People Have Complained About the MBTA for At Least 100 Years
People have been crowding MBTA stations, filling train vehicles, and trying to get a seat on their ride to and from work for at least 100 years, making everyday riders that groan about standing in a packed train part of a long-lasting tradition of frustrated individuals.
In a recent blog post on the City of Somerville’s Archives page, employees posted a letter written to the Board of Rail Road Commissioners by former Mayor Charles Burns, bemoaning the overly crowded terminal at “Sullivan Square,” which locals have come to know as Sullivan Station along the Orange Line.
The letter begged the board to address the fact that riders couldn’t find a seat to relax in during the “rush hour” times in both the morning and evening commutes. Burns was a former Somerville Aldermen, and the 15th mayor of the city.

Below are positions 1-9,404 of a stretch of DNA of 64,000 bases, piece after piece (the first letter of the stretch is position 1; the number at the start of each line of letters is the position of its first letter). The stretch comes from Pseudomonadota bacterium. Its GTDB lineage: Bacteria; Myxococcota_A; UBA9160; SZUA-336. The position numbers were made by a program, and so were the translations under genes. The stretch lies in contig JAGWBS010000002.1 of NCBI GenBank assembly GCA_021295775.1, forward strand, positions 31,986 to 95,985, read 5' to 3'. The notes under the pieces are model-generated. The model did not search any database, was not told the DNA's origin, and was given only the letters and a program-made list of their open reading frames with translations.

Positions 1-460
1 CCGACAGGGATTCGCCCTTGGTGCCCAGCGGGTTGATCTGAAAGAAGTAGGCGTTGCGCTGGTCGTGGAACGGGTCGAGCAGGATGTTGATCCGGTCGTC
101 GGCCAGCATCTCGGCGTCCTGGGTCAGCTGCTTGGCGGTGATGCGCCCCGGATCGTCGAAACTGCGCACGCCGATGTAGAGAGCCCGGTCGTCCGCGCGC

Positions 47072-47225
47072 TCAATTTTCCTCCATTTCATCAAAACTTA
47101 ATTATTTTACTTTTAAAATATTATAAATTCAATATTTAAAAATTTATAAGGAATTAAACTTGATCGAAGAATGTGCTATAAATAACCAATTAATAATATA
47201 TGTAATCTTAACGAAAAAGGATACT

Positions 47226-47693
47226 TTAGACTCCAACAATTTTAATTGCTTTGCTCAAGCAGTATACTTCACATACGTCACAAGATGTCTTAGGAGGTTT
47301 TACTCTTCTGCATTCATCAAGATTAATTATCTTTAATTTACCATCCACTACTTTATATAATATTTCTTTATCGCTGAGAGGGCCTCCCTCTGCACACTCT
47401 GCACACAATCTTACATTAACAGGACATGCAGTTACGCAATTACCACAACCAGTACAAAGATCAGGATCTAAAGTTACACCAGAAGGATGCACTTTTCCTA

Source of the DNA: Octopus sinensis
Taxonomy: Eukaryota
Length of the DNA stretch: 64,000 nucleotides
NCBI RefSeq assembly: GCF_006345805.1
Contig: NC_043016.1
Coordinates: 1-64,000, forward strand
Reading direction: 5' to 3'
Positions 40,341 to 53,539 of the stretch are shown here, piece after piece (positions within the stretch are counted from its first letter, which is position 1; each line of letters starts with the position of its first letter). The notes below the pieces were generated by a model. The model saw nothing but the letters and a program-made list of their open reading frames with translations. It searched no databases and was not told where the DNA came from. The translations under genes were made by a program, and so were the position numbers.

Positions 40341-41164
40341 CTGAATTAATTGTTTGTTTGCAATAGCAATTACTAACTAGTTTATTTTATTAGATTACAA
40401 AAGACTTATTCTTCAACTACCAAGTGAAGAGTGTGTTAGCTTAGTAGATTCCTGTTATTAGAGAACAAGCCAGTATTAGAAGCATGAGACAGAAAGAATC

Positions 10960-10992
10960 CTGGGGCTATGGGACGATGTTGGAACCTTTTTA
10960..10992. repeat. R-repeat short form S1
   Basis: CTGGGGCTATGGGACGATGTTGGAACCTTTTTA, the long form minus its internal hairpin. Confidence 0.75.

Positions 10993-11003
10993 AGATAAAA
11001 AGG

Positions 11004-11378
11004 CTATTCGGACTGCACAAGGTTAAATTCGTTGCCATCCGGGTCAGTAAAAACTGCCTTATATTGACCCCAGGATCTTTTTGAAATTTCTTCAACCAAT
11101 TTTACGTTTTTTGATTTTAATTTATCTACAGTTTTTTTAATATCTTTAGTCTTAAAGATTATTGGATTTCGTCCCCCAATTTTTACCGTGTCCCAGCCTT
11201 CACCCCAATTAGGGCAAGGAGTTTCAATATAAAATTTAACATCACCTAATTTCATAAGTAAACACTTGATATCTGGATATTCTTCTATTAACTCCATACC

While the problem still exists for some, as the MBTA has continuously hit record numbers of riders over the course of the last year, the archivists write that “transit issues 100 years ago looked a little different,” since the current battle between board members and elected officials is more focused on budgetary problems and funding.
What’s also interesting in the letter is the mayor’s reference to “protests” filed by constituents. Even today, hundreds of people continue to gather and call for changes to the T’s service by gathering in large crowds outside of the State House, and in the Transportation Building in Downtown Boston.
The archived letter is so old that it clearly states “gentlemen” when the mayor addresses the board, indicating it was a time when women likely didn’t have the option of being part of the public process. And while the rights of people have come a long way, it seems the habits of riders have not.
Here is the letter, written in 1913, around 100 years ago to date: